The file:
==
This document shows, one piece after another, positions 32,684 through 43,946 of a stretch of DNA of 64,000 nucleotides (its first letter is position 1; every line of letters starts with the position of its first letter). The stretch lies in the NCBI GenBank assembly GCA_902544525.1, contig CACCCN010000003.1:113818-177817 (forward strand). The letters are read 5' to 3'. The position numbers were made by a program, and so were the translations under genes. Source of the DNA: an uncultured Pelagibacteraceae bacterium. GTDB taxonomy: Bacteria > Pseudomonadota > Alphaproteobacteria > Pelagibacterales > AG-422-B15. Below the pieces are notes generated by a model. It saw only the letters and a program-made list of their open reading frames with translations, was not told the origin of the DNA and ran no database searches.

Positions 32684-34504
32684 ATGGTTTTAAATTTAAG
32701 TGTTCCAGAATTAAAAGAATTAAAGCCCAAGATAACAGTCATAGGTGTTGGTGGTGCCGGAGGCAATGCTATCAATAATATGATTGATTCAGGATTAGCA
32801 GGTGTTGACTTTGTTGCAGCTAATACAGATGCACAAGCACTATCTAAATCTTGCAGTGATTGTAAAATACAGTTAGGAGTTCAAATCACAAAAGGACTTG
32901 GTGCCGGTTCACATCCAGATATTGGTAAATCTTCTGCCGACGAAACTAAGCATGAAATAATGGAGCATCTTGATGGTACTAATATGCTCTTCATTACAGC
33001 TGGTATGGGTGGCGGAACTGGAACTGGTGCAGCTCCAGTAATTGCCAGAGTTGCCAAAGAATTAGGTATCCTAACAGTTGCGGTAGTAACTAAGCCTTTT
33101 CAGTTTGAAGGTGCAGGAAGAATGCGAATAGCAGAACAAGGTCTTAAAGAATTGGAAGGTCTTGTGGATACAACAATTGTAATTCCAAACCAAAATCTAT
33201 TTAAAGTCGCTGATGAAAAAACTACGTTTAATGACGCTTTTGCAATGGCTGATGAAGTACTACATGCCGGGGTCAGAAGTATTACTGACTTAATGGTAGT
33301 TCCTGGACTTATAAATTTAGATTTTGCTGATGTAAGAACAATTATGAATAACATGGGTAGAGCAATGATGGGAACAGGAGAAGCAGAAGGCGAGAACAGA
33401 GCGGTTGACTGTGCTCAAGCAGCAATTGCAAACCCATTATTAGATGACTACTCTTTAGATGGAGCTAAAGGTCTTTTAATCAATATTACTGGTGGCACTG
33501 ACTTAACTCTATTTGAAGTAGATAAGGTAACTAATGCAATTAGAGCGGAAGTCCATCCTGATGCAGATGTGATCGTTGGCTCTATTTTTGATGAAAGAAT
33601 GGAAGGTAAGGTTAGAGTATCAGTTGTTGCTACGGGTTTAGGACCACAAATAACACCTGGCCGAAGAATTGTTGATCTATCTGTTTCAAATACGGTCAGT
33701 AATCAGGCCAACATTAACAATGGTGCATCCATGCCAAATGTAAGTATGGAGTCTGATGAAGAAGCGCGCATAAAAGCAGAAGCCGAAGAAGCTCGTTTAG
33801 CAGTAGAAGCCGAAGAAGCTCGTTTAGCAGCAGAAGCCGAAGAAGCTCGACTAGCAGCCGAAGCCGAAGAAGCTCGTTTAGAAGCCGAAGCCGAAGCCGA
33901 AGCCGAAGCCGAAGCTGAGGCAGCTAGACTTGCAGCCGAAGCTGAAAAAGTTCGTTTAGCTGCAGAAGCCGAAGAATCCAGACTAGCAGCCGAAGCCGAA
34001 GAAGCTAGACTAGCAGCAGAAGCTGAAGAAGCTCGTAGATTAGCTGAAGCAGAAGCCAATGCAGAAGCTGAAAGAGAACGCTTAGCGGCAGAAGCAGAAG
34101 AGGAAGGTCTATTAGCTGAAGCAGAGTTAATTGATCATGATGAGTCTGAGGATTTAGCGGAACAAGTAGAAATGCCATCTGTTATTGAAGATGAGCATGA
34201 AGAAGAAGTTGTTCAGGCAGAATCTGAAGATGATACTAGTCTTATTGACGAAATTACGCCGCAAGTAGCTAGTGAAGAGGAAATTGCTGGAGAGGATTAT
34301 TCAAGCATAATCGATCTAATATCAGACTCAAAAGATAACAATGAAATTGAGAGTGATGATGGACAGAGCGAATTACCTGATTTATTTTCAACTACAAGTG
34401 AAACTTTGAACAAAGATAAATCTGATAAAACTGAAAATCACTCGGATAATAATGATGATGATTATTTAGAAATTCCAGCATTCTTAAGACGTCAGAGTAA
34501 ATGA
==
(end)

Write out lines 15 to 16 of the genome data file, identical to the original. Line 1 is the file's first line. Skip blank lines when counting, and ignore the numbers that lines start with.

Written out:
33801 CAGTAGAAGCCGAAGAAGCTCGTTTAGCAGCAGAAGCCGAAGAAGCTCGACTAGCAGCCGAAGCCGAAGAAGCTCGTTTAGAAGCCGAAGCCGAAGCCGA
33901 AGCCGAAGCCGAAGCTGAGGCAGCTAGACTTGCAGCCGAAGCTGAAAAAGTTCGTTTAGCTGCAGAAGCCGAAGAATCCAGACTAGCAGCCGAAGCCGAA